In May 2014 the Living Wage Foundation bought Next shares and attended the annual general meeting in an attempt to persuade the company to pay at least £6.70 and become one of the UK's 700 living wage employers. Next was targeted because it claimed to be a good employer and was thriving. Professor Sir George Bain, who set the minimum wage in 1999, said employers could afford to pay much more but acknowledged enforcement could cause unemployment in the retail sector.
In October 2014, the company was one of several retailers criticised by journalist Janice Turner in The Times for failing to pay what she described as a living wage. Turner further argued UK taxpayers pay £28 billion to low-paid workers through tax credits, and retail companies – which have the highest proportion of low paid workers – are exploiting austerity and effectively adding staff wages to the UK welfare bill. When asked to explain the salaries of lower-wage workers despite large profits, a Next spokesperson replied that the company had thirty applicants for every job advertised.
Numbers are in millions of pounds:
Next has three main channels: Next Retail, a chain of 550+ retail branches in the United Kingdom; Next Directory, a home shopping catalogue and website with more than 3 million active customers, and Next International, with 180+ international stores. Its other businesses include Next Sourcing, for own brand products; Lipsy, which designs and sells its own branded younger women's fashion products through wholesale, retail and website channels.
Next operates stores and e-commerce for Victoria's Secret in the UK. In September 2021, Next announced a joint venture with Gap. Next will manage Gap's UK website and place Gap concessions in some Next stores. The deal preserves Gap's presence on the UK high street after Gap announced in July 2021 it would close all of its UK stores.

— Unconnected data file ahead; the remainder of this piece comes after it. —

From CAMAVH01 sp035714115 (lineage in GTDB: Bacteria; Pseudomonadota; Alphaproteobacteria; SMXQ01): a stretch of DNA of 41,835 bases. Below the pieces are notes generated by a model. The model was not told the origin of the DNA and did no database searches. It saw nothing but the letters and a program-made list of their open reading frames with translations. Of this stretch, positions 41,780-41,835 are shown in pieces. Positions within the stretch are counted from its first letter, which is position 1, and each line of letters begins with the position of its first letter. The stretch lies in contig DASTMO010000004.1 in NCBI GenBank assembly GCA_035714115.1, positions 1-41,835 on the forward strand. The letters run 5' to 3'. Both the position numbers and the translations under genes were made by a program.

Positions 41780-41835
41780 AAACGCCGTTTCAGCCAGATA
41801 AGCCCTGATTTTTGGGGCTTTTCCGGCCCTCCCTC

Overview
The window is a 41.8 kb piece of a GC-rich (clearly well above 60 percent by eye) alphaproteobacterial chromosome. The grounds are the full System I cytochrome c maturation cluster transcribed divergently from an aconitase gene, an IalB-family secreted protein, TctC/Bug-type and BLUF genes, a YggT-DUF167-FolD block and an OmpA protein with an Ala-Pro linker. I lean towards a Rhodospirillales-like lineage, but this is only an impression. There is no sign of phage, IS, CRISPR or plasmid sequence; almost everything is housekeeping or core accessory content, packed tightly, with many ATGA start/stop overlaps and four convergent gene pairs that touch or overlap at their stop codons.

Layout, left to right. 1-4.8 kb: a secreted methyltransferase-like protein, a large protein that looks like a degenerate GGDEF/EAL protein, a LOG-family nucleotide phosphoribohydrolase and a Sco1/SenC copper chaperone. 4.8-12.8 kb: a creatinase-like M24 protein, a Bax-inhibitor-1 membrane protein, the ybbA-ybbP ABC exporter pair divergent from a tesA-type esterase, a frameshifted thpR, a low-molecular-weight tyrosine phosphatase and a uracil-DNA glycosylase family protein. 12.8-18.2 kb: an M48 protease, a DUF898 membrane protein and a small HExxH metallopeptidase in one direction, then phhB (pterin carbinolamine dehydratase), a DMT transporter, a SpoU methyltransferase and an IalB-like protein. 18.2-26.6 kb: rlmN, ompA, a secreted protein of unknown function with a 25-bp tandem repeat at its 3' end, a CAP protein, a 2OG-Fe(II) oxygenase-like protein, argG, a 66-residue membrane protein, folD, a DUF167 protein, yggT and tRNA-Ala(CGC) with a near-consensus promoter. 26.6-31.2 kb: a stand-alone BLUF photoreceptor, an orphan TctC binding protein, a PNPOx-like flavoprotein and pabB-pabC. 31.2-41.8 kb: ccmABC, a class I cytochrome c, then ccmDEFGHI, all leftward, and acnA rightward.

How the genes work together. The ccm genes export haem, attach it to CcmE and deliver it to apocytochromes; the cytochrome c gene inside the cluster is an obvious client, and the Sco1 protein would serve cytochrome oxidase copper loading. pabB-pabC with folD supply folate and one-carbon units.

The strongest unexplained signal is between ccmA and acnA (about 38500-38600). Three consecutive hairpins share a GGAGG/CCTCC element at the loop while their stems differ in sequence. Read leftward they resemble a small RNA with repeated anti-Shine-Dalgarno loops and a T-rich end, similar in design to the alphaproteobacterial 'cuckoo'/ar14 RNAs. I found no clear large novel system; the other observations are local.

In September 2018, the company's Irish operations profits were separated from Next plc. Next (Ireland) Ltd was formally established to focus on the distribution of products in its physical stores and its online store in the Republic of Ireland. At the same time Next Germany was established.
Logos and marketing
Until circa 1991 Next used a lower case Courier-style typeface in black against a white background for its logo. This was replaced by the capitalised NEXT logo in a Roman-serif style type face. There were some variations of this such as the logo with each letter of NEXT in an individual square and in some stores in 2005/2006 had the Next logo in a varying blue & black background with "X's" printed on them, as opposed to the black background. In addition, some variations in typeface occurred during the logo's use – including similar fonts that had serifs positioned above the "T" crossbar, similar to Garamond and others that had more in common with Times New Roman. In 2007 a new next logo was introduced, although the previous logo continued to be used until stock was exhausted.
Next clothing often carries reference to the origins of the company in 1982 with use of "82" or "1982" as a design feature on clothes in all ranges.
Prior to 2007 Next only advertised immediately prior to a sale, usually through brief television spots and newspaper advertising. In 2007 following a "disappointing" 7.2% fall in like for like sales, it announced it was investing "£17 million over the next three years to revive its existing stores and product offering" + an additional £10m for marketing. Yasmin Le Bon who modelled in the first Next Directory in Spring 1988 featured in an on-line fashion show.